Search Results for: hunting office webinars

Why is it so hard to prosecute wildlife crime?

“All wildlife crime investigations are extremely complex and without sufficient, strong evidence, it can be very difficult to bring about a successful prosecution. We know this is frustrating to members of the public and it is frustrating to our officers but we can only act within the legislation available.” (North Yorks Police ). While there is no doubt at all that some police officers on some forces actively support illegal fox hunting (either because they hurt themselves or their colleagues do) the Hunting Act (ie the legislation) needs strengthening to remove the exemptions which make evading the law so easy and pursuing hunters in court so difficult.

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Massive thumbs-down to NI’s fox hunters

Another gratifyingly very bad day for fox hunting (to add to dire financials caused by lockdown, leaked webinars, media coverage of pets being killed and of hounds being killed on the road, landowners suspending licences for so-called ‘trail hunting’ etc) as figures released by the Northern Ireland Assembly yesterday showed overwhelming support for a ban on hunting with dogs following a country-wide consultation. An Alliance Party member’s bill to ban hunting with dogs in Northern Ireland (where it is still legal) gathered a huge 18,425 responses – perhaps the largest response ever to a private member’s bill there: 78% of those respondents were in favour of a proposed law protecting wild animals from being killed by dogs. Which begs the question: for how much longer can the grubby hobby of chasing foxes around the countryside exist before it is properly outlawed altogether? Going by the panicked response to every ‘threat’ to fox hunting, and despite what they tell the media, deep down even the most aredent lobbyists must know that the answer is ‘not for very much longer’…

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Tynedale Hunt | Hounds left alpacas ‘traumatised’

This is a tale of everyday countryside activities (at least, everyday when so-called ‘trail hunting’ is involved) but there is something here we all need to consider: one of these people – how can we put this politely, is being economical with the actualité. So, according to a report on the BBC, Teri White, an alpaca breeder in Northumberland, is claiming that hounds from the Tynedale Hunt had got on to her land near Hexham on three occasions, chasing “newly-weaned alpacas into a corner, terrifying them”. A hunt spokesperson, on the other hand, claim that “a few hounds did “drift” on to the land but did not chase or harm any animals”. Which are two very different things indeed. Hmm, it’s just so difficult to say who is the more believable, eh…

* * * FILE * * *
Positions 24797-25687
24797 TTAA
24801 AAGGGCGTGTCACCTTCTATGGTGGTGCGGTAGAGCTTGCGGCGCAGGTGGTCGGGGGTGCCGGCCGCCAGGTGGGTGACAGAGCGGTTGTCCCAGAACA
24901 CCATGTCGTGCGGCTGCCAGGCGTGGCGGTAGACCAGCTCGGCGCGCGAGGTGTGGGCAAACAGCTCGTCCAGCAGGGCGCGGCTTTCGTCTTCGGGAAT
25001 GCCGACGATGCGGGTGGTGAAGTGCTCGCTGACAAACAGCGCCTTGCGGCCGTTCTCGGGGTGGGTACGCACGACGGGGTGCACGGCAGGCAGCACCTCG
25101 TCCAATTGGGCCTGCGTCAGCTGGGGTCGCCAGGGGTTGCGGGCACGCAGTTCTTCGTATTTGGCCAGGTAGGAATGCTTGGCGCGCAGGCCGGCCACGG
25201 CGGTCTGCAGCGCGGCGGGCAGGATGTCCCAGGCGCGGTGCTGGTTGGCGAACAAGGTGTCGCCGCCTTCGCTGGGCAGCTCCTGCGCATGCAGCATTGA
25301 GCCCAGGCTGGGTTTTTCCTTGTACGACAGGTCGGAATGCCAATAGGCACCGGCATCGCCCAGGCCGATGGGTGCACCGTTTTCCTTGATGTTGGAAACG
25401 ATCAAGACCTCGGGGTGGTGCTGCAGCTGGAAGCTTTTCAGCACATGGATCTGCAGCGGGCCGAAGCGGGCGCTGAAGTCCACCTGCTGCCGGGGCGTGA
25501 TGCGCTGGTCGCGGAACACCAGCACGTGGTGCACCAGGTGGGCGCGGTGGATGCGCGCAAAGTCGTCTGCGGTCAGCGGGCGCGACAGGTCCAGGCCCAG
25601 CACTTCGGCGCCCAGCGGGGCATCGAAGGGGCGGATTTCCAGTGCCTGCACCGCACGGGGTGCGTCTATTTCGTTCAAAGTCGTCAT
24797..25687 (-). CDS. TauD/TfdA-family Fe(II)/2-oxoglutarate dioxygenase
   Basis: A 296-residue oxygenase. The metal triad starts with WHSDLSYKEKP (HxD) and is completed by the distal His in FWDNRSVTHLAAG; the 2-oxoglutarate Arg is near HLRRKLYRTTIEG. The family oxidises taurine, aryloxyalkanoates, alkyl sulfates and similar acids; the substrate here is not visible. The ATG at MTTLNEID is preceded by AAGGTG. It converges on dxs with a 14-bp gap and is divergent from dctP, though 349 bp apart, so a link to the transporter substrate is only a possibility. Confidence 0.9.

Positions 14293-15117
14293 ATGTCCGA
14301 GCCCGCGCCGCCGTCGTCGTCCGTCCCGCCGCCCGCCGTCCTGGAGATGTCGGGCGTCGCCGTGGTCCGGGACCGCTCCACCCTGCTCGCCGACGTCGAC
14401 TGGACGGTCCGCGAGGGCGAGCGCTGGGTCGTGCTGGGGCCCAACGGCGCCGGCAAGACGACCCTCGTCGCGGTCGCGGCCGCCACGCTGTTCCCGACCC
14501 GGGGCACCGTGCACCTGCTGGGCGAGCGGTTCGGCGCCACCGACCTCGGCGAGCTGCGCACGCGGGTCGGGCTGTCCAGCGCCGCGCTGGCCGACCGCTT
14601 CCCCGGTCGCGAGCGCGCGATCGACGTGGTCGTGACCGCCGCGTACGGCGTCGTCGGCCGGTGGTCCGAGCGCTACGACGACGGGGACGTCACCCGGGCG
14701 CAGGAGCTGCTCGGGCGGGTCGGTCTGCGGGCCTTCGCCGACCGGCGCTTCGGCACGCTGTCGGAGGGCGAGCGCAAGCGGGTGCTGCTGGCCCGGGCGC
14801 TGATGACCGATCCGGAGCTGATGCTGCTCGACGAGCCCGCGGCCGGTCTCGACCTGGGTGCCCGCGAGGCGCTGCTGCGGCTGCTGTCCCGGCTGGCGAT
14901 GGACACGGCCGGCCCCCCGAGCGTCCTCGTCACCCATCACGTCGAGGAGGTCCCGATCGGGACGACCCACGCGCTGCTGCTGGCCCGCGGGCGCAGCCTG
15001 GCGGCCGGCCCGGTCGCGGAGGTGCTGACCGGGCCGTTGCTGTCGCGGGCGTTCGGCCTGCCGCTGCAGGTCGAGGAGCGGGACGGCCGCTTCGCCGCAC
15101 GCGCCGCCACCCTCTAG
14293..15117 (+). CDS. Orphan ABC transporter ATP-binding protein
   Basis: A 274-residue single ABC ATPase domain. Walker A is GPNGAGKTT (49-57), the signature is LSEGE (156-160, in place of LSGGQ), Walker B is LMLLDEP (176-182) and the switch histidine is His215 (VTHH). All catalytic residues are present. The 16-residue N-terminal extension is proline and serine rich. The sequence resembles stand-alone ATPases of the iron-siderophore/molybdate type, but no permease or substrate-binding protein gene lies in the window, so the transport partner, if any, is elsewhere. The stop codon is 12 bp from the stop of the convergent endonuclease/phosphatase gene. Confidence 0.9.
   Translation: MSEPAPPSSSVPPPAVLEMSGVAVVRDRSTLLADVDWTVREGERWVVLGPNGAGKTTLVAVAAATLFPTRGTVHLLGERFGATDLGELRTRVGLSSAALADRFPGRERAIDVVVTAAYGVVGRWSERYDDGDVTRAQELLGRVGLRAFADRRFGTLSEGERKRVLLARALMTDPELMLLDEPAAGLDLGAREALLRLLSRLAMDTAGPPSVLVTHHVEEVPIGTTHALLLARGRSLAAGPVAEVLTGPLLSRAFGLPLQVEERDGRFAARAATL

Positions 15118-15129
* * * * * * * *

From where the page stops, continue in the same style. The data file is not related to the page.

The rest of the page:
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ITV News shows Kimblewick Hunt killing a fox

Fox hunting has been in full-on recovery mode after the Hunt Saboteurs Association leaked webinars hosted by the ludicrous Hunting Office which talked of ‘smokescreens’ and the hunts’ accursed terrier men being the ‘soft underbelly’ of pro-wildlife claims that so-called ‘trail hunting’ is just an excuse to get around the Hunting Act 2004 (see – Hunts on the Run). With an increasingly angry public watching fox hunts ignoring Covid-19 tier restrictions (even after being granted exceptions to the ‘Rule of Six’ the rest of the country suffered through), even the most tone-deaf of fox hunting lobbyists knew that Boxing Day fox hunts (when hunts traditionally stick two fingers up to pro-wildlife members of the public and flaunt how little has really changed since 2004) needed to be at least seen to be doing the right thing…Clearly, though, the notorious Oxford-based Kimblewick Hunt – no strangers to a bit of lawbreaking – didn’t get the memo and ended up just where they didn’t want to be: on national television, their hounds filmed killing a fox…

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Hunts on the run

The Hunt Saboteurs Association (HSA) have obtained a series of webinars which reveal the efforts hunting is now having to go to ‘prove’ they are ‘trail hunting’ (or hunting legally as they call it). Leading figures in hunting (including former police officers) are clearly taking the impact of sabbing very seriously indeed, and are recorded giving a LOT of advice about overt trail laying, filming everything, storing video long-term, and being very careful not to get into fights with what they typically call ‘antis’. Hunting is being forced to comply with the law (or at least are being forced to being seen to be complying with the law) because of pressure from sabs and monitors and appear to know that the days of just killing wildlife and blagging their way out of trouble is over. As we have said many times, the sabs and monitors who have achieved this are heroes to a person.

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BirdLife webinar | Bird trade in Asia

Has the way we all do business changed as a response to Covid-19? Take BirdLife International’s webinar for example. Sure, webinars have been around for a while now, but the audio and video quality has come on leaps and bounds. They are more interactive. And for those more e-weary members of the potential audience, the carbon savings of not flying around the world to a meeting is well worth the additional screentime a webinar might involve. Webinars sound so obvious now: but if you began taking an interest in these issues when dial-up modems seemed revolutionary, this still feels like a huge advance.

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